Internet users who are actively trying to make sure their online activity isn’t tracked by websites or government agencies should know there’s an even creepier tracking tool out there used by a variety of websites, “from WhiteHouse.gov to YouPorn,” as ProPublica puts it, that’s almost impossible to block. More →
Being anonymous online is very difficult in the current Internet landscape that’s filled with companies and government agencies looking to either keep tabs on your Internet habits, or to monitor all your communications — but there are ways to be completely anonymous online, a new Wired report reveals. More →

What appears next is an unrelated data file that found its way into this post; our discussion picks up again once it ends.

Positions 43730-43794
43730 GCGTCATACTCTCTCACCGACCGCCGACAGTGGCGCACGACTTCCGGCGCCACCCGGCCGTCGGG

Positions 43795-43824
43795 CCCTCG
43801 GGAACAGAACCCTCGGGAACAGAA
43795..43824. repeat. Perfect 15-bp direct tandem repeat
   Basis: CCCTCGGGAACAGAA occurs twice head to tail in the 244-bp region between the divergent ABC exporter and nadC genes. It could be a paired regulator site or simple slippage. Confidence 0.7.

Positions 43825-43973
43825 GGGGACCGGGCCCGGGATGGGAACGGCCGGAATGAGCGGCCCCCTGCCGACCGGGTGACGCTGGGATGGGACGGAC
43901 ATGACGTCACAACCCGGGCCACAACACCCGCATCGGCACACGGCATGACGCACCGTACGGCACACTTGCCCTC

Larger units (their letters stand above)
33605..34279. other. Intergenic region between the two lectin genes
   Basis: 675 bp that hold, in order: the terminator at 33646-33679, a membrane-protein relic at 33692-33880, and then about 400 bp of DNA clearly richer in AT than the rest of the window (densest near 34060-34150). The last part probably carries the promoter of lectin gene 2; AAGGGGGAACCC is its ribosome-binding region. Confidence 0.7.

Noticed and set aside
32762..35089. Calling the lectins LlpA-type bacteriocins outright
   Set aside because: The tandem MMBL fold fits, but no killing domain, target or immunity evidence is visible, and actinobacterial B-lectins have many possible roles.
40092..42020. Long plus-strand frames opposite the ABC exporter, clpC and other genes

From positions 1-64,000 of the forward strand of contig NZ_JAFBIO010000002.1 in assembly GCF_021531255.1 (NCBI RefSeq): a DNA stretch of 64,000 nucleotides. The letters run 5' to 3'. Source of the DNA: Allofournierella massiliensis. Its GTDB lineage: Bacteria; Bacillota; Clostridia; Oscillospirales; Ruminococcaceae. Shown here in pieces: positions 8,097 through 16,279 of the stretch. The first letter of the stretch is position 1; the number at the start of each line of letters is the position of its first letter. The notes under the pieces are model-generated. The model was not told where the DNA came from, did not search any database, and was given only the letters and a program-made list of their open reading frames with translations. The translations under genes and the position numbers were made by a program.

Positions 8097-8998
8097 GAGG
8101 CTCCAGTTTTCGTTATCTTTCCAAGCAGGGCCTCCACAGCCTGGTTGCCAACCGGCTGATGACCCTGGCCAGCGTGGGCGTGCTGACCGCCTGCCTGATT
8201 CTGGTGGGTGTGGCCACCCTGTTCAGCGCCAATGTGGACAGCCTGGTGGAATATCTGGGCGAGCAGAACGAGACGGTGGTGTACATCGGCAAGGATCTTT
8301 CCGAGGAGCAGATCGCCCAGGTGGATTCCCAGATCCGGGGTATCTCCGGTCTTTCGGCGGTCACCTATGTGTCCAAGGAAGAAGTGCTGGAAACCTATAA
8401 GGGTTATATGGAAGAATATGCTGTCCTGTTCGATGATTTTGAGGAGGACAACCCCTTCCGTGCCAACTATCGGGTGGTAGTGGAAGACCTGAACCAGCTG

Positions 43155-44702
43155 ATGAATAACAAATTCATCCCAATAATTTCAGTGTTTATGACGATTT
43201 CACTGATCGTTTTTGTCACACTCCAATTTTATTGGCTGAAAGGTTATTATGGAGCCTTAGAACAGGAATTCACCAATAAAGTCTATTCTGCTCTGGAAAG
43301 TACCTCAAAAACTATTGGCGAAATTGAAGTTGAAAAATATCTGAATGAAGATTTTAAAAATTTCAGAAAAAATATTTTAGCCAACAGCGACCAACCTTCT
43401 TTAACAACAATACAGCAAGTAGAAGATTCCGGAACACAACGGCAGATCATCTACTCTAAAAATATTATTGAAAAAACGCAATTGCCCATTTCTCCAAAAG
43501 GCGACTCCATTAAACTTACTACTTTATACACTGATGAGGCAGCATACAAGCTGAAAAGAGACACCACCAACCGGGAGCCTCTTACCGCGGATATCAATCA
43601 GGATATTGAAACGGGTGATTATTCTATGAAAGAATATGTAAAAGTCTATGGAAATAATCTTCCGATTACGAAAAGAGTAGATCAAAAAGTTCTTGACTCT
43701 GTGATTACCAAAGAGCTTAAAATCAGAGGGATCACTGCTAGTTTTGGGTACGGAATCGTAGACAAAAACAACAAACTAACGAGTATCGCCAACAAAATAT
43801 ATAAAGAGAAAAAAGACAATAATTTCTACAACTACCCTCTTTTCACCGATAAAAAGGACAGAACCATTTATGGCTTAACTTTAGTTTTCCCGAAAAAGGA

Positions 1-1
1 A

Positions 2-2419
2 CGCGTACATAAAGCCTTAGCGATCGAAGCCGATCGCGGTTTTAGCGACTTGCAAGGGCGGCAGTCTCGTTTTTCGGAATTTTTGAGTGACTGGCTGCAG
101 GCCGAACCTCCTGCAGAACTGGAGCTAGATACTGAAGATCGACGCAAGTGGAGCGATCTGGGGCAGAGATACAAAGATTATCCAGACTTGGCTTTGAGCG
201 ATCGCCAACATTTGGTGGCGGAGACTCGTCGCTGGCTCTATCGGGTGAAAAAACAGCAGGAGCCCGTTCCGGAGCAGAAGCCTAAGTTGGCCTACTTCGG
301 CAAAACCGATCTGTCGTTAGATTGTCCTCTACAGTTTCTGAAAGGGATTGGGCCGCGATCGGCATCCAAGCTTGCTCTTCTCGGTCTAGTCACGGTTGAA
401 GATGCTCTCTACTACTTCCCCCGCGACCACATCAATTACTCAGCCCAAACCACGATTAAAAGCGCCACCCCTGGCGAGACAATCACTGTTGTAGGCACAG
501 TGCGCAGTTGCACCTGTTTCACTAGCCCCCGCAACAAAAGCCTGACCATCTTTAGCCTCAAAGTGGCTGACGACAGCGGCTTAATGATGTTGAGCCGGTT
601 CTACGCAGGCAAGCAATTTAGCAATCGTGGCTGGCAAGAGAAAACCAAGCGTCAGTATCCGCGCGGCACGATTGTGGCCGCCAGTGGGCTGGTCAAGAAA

When it comes to privacy, Facebook is hardly a shining beacon. Despite efforts in the past few months to clear up its image, it continues to upset privacy advocates, most recently with its decision to use your browsing history to show you more targeted ads. Of course, Facebook wants all this information to serve better ads, which in turn allows it to keep the social network we’re all addicted to free. After decisions like this, though, it’s worth being reminded about just how much Facebook knows about you, which is exactly what The Wall Street Journal did with its list of the most important things that you’re sharing with Facebook. Here’s just a taste: More →
When it comes to the Internet, your eyeballs are worth more than you know. Online advertising is a massive multi-billion dollar industry and the companies dominating the industry — Google and Facebook, for example — are the companies in possession of the most private data. This data is used to target ads at consumers based on their history and preferences, and the better a company can target ads, the more it can charge advertisers to display those ads.